Celtic dragon

Over the past two decades, the Chinese community in Ireland has grown from a small group of IBCs (Irish-born Chinese) to a huge and diverse community of people, both of Chinese heritage and Chinese migrants. Many Chinese people arrived during the Celtic Tiger period in search of education and business opportunities, and have remained in Ireland, making their own unique mark on Irish society and culture.

Dublin Chinese New Year Festival - Year of the Dragon 2012

Photo: William Murphy

Nowhere is this unique mix more celebrated and vibrant than during the Dublin Chinese New Year Festival. Held each January/February over the Chinese New Year period, the Dublin CNY Festival is now in its fifth year and will ring in the arrival of the Year of the Dragon in 2012 from January 20-February 3 with a packed schedule of events that includes a Chinese market, traditional dragon dances, craft fairs, lectures and seminars, Chinese opera performances, a film festival and even a table tennis competition.

Also known as “Spring Festival”, Chinese New Year celebrates the lunar new year and is the main annual Chinese holiday (something like Christmas in the West). Typically celebrated with family and friends over the course of a month, Chinese New Year is a colourful celebration filled with exotic dances, unique foods and time-honoured traditions.

Among the main events at the Dublin Chinese New Year Festival this year, the free Asia Market Chinese New Year Carnival is the place to be if you’re new to the event or just want to get a feel for what it’s all about. Taking place Sunday January 22 (Chinese New Year’s Eve) in Meeting House Square in Temple Bar, the carnival will include a traditional dragon dance, martial arts performances and workshops, karaoke, costumes and a welcoming speech by the Lord Mayor of Dublin. There will also be plenty of stalls where you can pick up a few traditional Chinese crafts, like chopsticks and fans, as well as sampling some delicious Chinese fare.

Other events of note include the Film Festival, which will be held this weekend (20th-23rd Jan) at various cinemas across Dublin (click here for listings).

For more information on the Dublin Chinese New Year, including listings, be sure to visit the Dublin Chinese New Year Festival website.

Additionally, if you’re looking to sample some authentic Chinese food in Dublin, there are a number of excellent options along Parnell Street and Capel Street, both of which have begun to form an unofficial Dublin Chinatown. Particularly excellent is Charming Noodles (105 Parnell St.; +353 (0)1 872 9340 ; web review), which does (surprise!) fresh, tasty and authentic noodle dishes, from soups to fried noodles.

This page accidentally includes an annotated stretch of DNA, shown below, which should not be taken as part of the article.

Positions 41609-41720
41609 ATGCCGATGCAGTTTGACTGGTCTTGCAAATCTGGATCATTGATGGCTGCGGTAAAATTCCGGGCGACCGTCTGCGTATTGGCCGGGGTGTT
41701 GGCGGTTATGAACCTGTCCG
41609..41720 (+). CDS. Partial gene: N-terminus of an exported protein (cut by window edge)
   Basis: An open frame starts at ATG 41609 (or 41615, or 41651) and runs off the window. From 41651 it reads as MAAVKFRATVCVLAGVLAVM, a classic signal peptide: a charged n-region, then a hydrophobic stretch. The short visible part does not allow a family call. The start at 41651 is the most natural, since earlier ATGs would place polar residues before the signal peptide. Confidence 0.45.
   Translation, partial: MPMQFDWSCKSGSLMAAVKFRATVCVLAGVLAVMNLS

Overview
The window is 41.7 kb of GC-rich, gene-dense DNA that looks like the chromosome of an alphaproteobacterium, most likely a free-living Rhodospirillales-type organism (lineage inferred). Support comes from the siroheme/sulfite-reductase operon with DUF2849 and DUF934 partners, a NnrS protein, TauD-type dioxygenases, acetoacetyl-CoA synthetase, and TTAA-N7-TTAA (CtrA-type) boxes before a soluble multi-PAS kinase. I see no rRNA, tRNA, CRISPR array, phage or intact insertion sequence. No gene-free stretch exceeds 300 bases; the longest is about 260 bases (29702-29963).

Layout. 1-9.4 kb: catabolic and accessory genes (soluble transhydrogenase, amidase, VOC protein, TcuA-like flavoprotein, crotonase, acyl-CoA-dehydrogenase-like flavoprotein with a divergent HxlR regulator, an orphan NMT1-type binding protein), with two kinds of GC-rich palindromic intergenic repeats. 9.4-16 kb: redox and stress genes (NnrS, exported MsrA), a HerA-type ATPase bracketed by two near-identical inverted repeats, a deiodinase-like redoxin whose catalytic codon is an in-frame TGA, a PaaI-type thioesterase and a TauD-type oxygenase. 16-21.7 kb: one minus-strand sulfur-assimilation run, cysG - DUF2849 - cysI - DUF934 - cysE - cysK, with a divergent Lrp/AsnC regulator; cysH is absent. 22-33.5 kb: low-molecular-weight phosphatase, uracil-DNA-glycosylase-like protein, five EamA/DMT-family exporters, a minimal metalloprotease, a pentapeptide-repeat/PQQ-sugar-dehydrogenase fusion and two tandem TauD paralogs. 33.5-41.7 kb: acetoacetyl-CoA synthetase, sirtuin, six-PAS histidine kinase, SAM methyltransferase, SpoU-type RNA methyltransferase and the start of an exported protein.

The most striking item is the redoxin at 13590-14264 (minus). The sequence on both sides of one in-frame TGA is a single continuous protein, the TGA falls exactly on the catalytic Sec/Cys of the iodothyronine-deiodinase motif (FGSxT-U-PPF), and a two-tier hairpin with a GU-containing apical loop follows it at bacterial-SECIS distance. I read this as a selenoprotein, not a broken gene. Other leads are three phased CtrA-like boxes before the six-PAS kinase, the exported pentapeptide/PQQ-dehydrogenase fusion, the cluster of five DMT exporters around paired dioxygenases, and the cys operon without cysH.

Finally, we’ll leave you with this lovely little taster video:

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About Megan Eaves

Travel writer and wanderluster, Megan Eaves is the author of two travel guidebooks and runs the Irish travel website http://www.irishjaunt.com. Having traveled to 25 countries and lived in five, she is an expert on Ireland, China and the American Southwest, where she grew up. She also often writes about her adventures around Europe, especially London, where she is currently living.

3 comments

  1. One of my Chinese friend also work in Dublin 3 years ago. He is from Malaysia and has told me they’re many Malaysian working over there too.
    Thank you for sharing your video.

    • Hi lunaticg – Thanks for commenting. Yes, I imagine that there is a small but strong Malaysian community in Dublin. Ireland has become quite a multi-cultural country in a short space of time. I hope you’ll be able to visit sometime!

  2. I for all time emailed this webpage post page to all my contacts, because if like to read it afterward my friends
    will too.

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